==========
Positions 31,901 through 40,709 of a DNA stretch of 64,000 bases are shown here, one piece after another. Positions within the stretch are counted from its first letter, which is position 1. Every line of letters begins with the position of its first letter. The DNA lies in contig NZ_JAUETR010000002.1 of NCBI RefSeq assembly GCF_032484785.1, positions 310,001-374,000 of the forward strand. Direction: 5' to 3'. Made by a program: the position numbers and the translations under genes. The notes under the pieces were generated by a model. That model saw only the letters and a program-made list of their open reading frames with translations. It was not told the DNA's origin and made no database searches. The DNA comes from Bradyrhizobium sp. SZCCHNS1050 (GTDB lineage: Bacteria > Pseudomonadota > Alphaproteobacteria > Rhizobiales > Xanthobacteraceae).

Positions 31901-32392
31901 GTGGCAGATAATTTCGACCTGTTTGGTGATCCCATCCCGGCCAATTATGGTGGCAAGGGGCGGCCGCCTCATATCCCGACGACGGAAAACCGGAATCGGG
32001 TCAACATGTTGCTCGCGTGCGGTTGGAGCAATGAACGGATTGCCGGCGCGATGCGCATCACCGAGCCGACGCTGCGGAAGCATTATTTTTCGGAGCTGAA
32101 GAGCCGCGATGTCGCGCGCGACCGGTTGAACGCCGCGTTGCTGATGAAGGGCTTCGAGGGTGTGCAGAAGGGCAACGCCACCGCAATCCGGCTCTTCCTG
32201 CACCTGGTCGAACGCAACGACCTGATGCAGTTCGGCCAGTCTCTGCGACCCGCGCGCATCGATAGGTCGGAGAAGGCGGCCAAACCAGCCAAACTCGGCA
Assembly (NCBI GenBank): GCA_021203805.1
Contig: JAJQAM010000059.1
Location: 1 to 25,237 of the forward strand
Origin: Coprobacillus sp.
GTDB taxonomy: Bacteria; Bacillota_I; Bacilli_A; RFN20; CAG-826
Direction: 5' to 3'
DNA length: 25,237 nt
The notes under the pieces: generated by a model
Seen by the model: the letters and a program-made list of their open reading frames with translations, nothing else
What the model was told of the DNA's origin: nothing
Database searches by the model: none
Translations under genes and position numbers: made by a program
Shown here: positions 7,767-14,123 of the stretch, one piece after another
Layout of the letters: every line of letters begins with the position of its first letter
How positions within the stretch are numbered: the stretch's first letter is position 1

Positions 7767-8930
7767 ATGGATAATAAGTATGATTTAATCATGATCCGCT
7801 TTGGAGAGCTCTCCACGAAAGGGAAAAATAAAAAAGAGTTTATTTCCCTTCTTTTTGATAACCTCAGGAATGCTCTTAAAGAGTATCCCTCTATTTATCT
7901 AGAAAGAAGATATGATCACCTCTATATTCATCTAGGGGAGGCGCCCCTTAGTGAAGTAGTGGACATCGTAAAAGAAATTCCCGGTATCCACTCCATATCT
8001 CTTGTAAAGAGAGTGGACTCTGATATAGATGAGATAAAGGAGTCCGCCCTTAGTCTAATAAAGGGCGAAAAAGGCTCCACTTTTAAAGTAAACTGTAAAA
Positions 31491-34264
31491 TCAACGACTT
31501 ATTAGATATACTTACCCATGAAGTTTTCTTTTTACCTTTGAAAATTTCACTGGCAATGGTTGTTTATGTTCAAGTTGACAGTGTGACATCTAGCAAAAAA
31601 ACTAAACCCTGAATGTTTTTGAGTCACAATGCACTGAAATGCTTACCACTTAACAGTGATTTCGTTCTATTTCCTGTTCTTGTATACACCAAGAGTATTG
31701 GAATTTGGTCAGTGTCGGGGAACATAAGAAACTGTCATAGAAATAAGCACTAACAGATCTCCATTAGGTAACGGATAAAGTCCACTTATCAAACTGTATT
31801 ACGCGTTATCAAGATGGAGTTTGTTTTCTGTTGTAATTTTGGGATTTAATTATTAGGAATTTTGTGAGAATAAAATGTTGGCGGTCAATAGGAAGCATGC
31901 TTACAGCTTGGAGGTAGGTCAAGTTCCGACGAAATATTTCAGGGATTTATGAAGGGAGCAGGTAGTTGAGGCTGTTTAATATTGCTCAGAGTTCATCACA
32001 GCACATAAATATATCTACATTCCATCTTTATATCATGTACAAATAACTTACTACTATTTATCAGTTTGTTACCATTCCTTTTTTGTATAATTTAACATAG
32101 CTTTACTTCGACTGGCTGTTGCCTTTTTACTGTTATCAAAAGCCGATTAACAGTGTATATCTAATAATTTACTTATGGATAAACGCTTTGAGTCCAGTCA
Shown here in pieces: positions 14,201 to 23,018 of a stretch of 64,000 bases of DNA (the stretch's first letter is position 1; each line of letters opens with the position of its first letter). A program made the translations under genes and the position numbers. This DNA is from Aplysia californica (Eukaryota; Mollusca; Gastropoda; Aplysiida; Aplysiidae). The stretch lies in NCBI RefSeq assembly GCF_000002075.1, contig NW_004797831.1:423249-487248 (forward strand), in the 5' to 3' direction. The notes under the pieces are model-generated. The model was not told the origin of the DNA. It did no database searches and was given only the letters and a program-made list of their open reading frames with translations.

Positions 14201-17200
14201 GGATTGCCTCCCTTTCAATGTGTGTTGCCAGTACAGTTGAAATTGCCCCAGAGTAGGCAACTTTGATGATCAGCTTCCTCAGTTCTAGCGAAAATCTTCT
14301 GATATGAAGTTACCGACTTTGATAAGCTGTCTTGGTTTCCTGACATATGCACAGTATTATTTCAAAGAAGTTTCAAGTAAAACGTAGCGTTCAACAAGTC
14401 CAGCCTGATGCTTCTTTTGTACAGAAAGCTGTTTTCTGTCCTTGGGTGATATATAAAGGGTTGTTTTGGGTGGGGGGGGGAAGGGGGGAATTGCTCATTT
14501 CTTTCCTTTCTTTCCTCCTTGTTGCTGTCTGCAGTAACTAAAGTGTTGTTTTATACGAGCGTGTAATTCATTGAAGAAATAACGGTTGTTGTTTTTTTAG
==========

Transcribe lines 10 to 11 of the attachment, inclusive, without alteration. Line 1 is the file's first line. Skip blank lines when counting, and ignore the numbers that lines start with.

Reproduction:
Origin: Coprobacillus sp.
GTDB taxonomy: Bacteria; Bacillota_I; Bacilli_A; RFN20; CAG-826